In so far as the good Senator’s seeking justification that implementing the PMVIC system now “will not result in long lines, longer processing time, and longer travel time to faraway PMVIC sites,” we have fully addressed this with the issuance of DOTr Memorandum Circular (MC) No. 2021-02 or the Implementation of Geographical Area of Responsibility (GAOR) for the renewal of registration for light vehicles and motorcycles, dated July 5, 2021.
The said MC outlines how the LTO will establish the GAOR for every authorized PMVIC for renewal of registration to define areas covered by each facility. This is precisely to prevent crowding and long queues at a particular center since the PMVICs will cater to clients in their respective areas. The GAORs are to be assigned to allow the PMVIC to accommodate clients within its capacity, taking into consideration the health and sanitation protocols, and without causing traffic congestion.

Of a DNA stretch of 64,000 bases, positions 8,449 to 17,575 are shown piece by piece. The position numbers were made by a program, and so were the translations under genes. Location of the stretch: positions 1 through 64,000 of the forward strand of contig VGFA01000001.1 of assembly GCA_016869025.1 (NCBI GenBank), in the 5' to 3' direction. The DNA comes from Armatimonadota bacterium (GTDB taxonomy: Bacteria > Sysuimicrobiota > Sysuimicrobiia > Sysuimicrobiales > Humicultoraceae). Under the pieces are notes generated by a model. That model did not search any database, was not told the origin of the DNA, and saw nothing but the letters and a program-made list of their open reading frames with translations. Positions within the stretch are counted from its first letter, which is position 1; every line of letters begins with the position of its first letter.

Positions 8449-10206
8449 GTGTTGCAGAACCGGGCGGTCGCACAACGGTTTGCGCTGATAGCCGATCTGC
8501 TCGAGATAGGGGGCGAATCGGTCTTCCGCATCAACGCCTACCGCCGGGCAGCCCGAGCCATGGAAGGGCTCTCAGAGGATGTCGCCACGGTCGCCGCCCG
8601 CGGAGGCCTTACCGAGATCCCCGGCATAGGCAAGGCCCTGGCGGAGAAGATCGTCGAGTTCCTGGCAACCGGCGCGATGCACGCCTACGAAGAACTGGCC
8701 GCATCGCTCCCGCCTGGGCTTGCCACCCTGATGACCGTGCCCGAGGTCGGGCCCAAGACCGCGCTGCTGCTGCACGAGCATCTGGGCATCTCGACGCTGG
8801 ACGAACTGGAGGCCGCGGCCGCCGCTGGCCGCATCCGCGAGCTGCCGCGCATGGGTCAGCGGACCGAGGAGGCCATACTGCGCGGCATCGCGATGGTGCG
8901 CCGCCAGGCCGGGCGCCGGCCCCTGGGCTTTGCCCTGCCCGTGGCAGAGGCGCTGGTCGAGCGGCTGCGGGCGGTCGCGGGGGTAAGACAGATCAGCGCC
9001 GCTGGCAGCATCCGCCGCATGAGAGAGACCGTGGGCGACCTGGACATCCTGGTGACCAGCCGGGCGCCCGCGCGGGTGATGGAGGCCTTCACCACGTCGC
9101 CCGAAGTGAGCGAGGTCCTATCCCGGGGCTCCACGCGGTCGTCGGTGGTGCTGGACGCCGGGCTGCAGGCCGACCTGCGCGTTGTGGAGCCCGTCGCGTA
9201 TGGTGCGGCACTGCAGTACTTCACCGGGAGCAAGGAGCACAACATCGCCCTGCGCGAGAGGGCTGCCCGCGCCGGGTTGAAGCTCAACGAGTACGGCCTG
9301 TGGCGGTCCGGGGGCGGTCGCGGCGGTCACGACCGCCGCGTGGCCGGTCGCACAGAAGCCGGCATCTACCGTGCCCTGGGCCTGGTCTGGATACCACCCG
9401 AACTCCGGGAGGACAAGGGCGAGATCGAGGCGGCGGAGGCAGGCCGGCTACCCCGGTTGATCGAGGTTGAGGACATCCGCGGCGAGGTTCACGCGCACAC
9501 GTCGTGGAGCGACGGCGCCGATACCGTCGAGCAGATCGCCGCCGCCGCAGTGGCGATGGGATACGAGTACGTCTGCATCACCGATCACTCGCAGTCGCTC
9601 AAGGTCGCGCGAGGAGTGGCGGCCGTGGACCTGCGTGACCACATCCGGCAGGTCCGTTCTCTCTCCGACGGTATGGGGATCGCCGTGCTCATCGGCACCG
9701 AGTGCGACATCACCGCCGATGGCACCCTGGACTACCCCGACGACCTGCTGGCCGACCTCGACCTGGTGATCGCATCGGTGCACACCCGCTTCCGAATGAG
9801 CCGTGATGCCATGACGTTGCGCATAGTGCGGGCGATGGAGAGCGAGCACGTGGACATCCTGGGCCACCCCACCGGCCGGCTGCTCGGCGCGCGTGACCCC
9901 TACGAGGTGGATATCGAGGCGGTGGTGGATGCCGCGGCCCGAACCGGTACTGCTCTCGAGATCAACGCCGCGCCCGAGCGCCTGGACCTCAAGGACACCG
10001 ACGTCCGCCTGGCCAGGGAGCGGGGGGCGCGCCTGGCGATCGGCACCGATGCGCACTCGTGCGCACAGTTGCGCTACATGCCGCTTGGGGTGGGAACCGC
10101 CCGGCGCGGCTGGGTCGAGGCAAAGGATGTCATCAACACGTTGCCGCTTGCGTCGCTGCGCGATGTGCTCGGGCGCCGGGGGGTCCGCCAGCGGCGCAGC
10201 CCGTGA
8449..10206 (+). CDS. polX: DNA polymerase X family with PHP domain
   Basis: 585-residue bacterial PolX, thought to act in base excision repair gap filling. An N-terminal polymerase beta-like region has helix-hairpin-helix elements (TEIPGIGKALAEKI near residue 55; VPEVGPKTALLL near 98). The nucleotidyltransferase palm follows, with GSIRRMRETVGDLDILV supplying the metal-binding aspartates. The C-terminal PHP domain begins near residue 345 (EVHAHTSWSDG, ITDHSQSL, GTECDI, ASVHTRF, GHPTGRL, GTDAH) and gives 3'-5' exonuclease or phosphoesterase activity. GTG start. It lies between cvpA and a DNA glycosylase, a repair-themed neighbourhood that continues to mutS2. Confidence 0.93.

It clarifies that PMVIC inspection is not required for all at the moment.
However, motor vehicle owners in areas not under the GAOR may still choose to have their vehicles undergo emission testing at a PETC, and roadworthiness inspection at an LTO office. Thus, there is no need for a detour if there is no PMVIC in the GAOR. Owners may go directly to the LTO for the roadworthiness test after securing an emission testing certificate.
Further, if we look at the premise of the issue, the definitive solution is increasing the number of PMVICs that should open nationwide, in order to for all areas to be covered.
The DOTr also adds that some district offices have overlapping areas of responsibility.